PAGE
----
A new postgraduate scholarship is offering one student the chance to study the history of the Paralympic Movement in Britain while curating an exhibition.
The fully funded PhD is a collaboration between De Montfort University Leicester and the National Paralympic Heritage Trust (NPHT).
Whoever is selected will have the opportunity to access archives to tell the "visual history" of Paralympic sports in Britain for the first time.
They will be based at the NPHT offices in Aylesbury, which is close to Stoke Mandeville where the Paralympic Movement was first born.
Dr Beatriz Pichel of the university's Photographic History Research Centre will supervise the work, alongside associate professor Dr Heather Dichter, of the International Centre for Sports History and Culture.
"It's not just an interesting PhD project," said Pichel.
"It will give the student so many skills - academic research, curating an exhibition and finding these incredible stories.
"We supervise a lot of students on this kind of collaborative scholarship - we have current students based at the V&A (Victoria and Albert) and the National Science and Media Museum."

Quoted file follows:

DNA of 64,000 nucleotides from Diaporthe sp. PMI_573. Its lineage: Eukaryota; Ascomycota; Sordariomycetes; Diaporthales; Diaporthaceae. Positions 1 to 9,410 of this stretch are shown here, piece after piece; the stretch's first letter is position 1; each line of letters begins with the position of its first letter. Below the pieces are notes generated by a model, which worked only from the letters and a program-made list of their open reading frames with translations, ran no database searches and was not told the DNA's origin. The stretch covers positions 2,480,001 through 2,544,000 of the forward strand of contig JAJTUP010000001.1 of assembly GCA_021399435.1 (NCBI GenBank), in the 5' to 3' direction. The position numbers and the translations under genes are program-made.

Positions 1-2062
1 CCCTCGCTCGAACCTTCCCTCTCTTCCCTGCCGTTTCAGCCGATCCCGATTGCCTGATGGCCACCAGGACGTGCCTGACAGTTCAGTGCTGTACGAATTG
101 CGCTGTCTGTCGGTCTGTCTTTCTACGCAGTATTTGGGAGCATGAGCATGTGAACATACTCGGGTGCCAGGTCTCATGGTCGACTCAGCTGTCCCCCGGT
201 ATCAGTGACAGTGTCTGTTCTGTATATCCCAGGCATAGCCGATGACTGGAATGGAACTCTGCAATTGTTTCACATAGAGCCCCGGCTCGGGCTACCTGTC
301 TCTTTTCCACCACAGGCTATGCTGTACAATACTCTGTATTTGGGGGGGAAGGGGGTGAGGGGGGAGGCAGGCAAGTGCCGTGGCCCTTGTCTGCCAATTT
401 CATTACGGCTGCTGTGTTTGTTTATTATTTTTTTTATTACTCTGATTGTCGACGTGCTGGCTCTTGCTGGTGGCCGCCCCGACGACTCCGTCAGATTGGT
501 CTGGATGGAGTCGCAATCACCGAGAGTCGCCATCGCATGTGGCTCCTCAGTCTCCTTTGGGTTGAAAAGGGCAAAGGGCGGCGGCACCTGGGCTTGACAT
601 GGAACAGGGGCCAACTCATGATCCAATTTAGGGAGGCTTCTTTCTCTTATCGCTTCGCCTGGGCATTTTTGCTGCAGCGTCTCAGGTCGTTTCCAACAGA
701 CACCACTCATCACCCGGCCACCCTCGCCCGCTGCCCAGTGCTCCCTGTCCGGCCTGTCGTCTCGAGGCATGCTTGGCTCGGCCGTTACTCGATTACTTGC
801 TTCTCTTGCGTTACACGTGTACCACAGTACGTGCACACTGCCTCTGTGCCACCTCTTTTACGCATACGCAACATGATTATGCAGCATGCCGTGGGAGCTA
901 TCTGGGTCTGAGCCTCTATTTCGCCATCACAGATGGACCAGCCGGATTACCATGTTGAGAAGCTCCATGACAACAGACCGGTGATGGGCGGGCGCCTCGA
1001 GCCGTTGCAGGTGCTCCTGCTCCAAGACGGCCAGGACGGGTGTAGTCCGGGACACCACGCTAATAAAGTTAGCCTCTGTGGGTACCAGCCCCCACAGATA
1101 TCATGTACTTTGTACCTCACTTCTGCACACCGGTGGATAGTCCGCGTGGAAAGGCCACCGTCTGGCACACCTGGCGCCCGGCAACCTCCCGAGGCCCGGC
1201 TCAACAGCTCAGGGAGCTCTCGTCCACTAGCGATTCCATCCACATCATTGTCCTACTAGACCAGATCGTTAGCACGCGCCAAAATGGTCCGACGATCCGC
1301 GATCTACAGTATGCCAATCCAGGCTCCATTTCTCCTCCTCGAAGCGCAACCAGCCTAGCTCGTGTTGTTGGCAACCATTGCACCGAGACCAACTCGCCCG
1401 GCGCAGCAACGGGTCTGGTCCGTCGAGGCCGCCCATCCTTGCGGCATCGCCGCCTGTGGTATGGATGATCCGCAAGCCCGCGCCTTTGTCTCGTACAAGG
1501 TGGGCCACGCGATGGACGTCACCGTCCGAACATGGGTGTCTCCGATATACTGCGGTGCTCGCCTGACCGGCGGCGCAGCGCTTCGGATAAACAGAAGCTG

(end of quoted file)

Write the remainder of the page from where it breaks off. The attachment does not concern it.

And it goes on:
The project is due to start after the Tokyo 2020 Paralympics and conclude before the start of Paris 2024.
It is part of the Midlands4Cities programme, aiming to increase the number of people studying arts and humanities at universities in the region.
"The student will have the opportunity to get not only history PhD training, but also they will have the heritage and exhibition training as well," Dichter said.
"There are many different routes into this.
"Applicants can have backgrounds in sports history, disability history, photographic history or British history.
"The Midlands has a very rich Paralympic tradition, we have so many national governing bodies who are based here and we are very excited to be working with the NPHT on this project."
The closing date for applications is January 14.